Histories: Told and Untold

The National Mall Tidal Basin is a 19th–century hydrological engineering achievement that had become, by the beginning of the 20th–century, a place of recreation and memorialization. Both well-known and lesser-known actors have given it shape.

1 Controlling Nature

Potomac River flood, 1881

Photographer: Ranald Douglas Courtesy Library of Congress LC-DIG-stereo-1s04767

How a Tidal Basin Works

Creator: Jill Patricia Caouette Courtesy Library of Congress
 HAER DC,WASH,574-sheet 2 of 3

Tidal Basin Reservoir

Creator: Jill Patricia Caouette Courtesy Library of Congress
 HAER DC,WASH,574-sheet 1 of 3

Before Europeans arrived, the land that now constitutes metropolitan Washington, DC, contained abundant natural resources that supported the people living there. Evidence suggests that the confluence of the Anacostia and Potomac Rivers and adjacent areas served as a trading center for local tribes. As Washington grew in the 19th century, the area’s wetlands were targeted for development. In 1881, after a major flood, the Army Corps of Engineers dredged the Potomac River and used sediment from the Washington Channel shipping canal to fill in the swamp. Six years later, engineers installed gates at the entrance and exit of a new pond (now the Tidal Basin) that controlled the flow of water at high and low tides.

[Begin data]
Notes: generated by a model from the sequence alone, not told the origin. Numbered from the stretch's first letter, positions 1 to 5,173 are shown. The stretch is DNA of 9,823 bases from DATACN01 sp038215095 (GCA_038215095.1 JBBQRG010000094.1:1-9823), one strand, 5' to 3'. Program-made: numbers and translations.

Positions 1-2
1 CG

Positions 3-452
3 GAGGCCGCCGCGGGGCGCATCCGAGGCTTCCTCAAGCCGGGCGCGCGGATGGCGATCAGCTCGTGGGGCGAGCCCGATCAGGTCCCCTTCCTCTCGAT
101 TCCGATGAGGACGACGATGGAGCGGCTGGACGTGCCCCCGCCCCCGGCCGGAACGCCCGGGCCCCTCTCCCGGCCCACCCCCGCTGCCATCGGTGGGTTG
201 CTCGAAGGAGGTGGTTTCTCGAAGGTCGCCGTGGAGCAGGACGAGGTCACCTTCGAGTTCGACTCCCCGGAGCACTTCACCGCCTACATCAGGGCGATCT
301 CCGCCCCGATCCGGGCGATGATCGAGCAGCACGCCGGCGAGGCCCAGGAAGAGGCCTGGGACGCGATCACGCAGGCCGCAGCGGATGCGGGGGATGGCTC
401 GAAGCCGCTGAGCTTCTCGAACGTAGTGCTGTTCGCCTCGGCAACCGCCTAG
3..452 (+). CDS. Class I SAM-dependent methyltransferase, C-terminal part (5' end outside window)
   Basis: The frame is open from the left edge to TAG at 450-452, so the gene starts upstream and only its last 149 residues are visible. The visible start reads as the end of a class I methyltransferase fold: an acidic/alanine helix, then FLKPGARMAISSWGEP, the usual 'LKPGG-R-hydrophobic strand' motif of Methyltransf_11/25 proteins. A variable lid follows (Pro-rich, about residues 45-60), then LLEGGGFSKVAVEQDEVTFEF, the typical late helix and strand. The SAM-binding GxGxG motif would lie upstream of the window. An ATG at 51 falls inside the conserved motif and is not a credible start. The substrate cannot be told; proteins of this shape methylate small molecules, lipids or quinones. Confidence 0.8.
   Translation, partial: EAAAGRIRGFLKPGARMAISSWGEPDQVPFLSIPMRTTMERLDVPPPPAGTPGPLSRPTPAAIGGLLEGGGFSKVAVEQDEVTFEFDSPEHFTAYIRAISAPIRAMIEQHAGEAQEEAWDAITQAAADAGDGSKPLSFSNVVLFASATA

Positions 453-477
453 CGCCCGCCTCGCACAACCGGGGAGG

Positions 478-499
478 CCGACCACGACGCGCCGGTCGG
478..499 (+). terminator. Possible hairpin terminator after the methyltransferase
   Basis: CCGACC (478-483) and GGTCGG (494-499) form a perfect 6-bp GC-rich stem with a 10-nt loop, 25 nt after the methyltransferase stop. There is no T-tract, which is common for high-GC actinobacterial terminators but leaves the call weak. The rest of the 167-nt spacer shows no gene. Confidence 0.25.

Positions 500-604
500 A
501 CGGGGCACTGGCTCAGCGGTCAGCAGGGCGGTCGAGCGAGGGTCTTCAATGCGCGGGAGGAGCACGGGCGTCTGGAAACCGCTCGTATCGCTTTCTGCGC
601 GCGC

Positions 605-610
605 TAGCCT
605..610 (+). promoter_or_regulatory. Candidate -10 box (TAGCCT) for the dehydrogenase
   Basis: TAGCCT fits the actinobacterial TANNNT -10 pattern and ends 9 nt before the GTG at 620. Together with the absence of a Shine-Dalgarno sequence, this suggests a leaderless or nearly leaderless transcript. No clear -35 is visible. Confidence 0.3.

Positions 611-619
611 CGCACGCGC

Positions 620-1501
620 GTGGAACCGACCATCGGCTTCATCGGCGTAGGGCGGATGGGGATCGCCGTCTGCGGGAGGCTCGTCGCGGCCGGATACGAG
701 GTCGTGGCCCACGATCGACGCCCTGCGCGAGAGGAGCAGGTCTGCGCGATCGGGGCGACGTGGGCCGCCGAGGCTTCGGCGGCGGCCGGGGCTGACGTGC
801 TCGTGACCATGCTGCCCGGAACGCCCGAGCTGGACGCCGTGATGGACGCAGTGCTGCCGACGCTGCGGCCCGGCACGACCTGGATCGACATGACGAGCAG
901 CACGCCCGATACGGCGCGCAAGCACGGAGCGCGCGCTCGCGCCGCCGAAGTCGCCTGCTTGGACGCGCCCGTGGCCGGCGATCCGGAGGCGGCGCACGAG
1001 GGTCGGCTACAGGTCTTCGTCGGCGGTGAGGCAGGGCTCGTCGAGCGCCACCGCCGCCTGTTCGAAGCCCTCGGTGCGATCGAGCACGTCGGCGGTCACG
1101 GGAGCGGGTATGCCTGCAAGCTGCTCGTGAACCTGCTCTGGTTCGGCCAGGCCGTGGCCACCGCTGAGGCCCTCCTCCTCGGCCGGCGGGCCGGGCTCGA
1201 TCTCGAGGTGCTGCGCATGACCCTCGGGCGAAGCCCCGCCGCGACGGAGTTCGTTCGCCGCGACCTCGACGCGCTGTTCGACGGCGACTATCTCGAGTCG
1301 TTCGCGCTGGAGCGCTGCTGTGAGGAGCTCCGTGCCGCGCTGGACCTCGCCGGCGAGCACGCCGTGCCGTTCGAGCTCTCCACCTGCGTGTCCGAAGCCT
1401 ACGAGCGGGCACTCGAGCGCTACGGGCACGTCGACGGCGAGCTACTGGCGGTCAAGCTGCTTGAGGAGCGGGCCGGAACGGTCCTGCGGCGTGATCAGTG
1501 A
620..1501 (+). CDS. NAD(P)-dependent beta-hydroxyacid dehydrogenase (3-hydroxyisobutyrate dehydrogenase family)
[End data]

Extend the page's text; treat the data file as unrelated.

Linking Past and Future Hood Design Studio’s proposal links the site’s natural features to American history. Interpretive signage points out that wetlands in nearby plantations served as “hush harbors,” places where enslaved people congregated and practiced religion in secret.

Building the Kutz Bridge, c. 1940

Courtesy Library of Congress LC-DIG-fsa-8d36478

Reconstructing the Tidal Basin’s seawall, 2000s

Courtesy Clark Construction